Readers React: RIP to the Republican Party that preached balanced budgets and fiscal restraint

House Speaker Paul Ryan (R-Wis.) at his weekly news conference in Washington on Sept. 6.
House Speaker Paul Ryan (R-Wis.) at his weekly news conference in Washington on Sept. 6.
(Mark Wilson / Getty Images)

To the editor: Republican economic recklessness and irresponsibility seems to know no bounds. (“Fiscal responsibility? Pffft. The House GOP tees up another tax-cut vote,” editorial, Sept. 12)

The great recession was caused by the unregulated subprime mortgage and financial industries. Still, the Republicans and President Trump are doing everything they can to deregulate and dismantle the Dodd-Frank financial reform law and the Consumer Financial Protection Bureau.

When the economy was teetering on the edge of the second Great Depression, Republicans relentlessly opposed President Obama’s efforts to stimulate the economy by claiming they didn’t believe in deficit spending.

Now, when the economy is at full employment and doesn’t need any help, Trump and the Republicans have passed a tax bill and a budget to stimulate the economy that helps mainly the wealthy, explodes the budget deficit for years to come and will likely start a new round of inflation. Reckless and irresponsible, not to mention hypocritical.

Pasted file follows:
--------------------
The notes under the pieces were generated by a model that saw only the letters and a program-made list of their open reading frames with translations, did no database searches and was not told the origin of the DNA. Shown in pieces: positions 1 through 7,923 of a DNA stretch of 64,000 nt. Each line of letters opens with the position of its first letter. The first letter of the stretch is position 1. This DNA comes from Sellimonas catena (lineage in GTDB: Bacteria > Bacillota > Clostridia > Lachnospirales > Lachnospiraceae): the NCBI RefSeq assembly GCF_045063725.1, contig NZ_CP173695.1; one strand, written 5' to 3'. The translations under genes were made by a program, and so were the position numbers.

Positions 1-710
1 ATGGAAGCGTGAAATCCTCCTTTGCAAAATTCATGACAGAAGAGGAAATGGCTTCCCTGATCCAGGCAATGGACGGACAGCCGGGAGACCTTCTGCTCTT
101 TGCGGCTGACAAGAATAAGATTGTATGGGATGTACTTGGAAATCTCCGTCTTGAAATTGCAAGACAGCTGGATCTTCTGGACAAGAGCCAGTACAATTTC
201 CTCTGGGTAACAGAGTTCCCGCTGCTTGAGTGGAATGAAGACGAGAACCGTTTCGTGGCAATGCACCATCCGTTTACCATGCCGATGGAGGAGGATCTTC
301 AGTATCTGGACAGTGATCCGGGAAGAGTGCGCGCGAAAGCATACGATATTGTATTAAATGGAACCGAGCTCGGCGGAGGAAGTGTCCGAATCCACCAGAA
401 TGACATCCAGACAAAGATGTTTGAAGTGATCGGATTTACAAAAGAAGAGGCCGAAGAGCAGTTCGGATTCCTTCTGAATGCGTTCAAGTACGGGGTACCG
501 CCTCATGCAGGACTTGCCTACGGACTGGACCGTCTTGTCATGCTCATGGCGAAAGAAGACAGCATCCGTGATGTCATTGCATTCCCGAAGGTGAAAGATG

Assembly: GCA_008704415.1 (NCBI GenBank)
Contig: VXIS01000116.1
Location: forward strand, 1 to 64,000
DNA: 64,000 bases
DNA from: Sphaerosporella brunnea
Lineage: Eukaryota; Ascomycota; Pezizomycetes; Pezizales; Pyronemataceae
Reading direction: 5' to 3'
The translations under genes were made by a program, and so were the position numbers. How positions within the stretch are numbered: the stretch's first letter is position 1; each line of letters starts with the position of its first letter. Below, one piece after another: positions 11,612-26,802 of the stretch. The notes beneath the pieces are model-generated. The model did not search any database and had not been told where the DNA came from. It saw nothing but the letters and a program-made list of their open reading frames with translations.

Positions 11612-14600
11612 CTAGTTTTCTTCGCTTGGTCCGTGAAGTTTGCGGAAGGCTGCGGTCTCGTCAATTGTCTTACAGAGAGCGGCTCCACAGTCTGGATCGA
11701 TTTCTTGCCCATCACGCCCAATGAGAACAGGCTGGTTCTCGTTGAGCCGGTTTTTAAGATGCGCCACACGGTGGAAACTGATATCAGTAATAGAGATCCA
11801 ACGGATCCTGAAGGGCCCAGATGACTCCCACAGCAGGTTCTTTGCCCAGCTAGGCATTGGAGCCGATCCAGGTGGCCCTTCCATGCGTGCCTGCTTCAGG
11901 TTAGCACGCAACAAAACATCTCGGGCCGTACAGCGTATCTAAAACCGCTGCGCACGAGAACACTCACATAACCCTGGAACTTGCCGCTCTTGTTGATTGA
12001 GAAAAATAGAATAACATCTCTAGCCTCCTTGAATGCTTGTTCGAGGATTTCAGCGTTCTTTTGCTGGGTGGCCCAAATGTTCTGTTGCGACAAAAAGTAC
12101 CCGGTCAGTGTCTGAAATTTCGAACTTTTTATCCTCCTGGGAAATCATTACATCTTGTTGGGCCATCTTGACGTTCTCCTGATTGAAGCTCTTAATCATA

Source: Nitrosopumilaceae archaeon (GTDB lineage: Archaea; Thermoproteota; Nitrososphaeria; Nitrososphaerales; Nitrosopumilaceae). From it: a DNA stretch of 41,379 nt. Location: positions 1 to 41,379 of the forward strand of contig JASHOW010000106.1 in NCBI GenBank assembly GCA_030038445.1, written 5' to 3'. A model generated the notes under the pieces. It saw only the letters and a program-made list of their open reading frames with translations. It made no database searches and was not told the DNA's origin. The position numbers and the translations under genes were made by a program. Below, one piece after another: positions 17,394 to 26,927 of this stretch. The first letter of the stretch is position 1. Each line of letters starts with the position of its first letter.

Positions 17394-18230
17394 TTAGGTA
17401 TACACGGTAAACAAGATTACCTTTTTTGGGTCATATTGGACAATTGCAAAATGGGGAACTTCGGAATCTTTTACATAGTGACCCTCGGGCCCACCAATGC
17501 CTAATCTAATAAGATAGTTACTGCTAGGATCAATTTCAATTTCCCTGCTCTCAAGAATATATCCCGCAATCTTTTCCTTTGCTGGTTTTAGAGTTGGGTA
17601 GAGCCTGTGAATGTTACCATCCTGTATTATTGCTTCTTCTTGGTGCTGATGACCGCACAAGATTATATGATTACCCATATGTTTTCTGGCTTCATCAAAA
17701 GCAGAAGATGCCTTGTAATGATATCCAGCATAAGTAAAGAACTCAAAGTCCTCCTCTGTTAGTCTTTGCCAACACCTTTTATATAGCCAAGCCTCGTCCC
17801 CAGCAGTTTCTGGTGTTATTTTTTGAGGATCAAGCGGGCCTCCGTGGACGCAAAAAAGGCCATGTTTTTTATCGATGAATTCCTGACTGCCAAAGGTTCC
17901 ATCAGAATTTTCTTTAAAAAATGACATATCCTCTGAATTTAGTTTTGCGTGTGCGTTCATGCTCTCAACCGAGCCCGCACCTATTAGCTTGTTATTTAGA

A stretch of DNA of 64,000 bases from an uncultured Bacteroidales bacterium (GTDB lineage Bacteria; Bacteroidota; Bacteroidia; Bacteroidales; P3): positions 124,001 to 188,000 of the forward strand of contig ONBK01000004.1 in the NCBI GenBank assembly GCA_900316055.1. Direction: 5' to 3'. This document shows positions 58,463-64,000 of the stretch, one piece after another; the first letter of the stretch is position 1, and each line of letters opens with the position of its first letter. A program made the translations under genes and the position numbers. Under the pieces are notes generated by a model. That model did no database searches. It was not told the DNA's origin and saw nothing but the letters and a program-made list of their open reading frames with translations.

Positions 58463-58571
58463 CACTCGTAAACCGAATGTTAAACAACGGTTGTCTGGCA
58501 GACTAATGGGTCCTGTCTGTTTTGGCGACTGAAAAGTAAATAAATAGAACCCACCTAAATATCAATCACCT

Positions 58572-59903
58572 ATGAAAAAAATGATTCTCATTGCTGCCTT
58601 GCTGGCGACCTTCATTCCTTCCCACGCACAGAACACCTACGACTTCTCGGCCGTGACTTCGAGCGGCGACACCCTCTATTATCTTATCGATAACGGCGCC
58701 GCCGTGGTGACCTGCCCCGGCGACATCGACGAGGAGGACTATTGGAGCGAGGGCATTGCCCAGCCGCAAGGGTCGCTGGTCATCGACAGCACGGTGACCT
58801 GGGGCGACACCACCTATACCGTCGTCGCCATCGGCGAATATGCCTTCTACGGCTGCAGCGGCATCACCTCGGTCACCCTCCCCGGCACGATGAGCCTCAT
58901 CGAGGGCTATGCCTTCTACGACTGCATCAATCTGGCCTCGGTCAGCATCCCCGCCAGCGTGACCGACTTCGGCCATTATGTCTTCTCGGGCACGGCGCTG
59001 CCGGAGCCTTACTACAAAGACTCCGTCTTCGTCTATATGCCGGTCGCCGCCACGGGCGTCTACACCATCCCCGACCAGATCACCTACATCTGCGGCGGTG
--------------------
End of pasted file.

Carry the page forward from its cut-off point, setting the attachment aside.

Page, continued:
Michael Asher, Valley Village


To the editor: Your editorial is right on target. As is typical for the current Republican Party, it puts politics and pandering ahead of sound fiscal and tax policy.

The current “Tax Reform 2.0” proposal in the House would, among other things, grant tax-preferred status for home-schooling expenses (a favorite among the Trump base) for the first time. The 2017 tax bill was a gift to the highest-income corporate and individual taxpayers, while saddling the rest of us with more than $1 trillion in future debt.

The new House proposal would create a perceived political advantage for the upcoming midterm at the cost of more future debt. This is the same approach that Trump’s party has to other areas of policymaking, including reversing climate-change regulations as a way to stimulate short-term job growth at the long-term expense of life on this planet, something we’ll all have to pay for later.

Ken Goldman, Beverly Hills

The writer is a tax attorney who served in the U.S. Treasury Department’s office of the tax legislative counsel.

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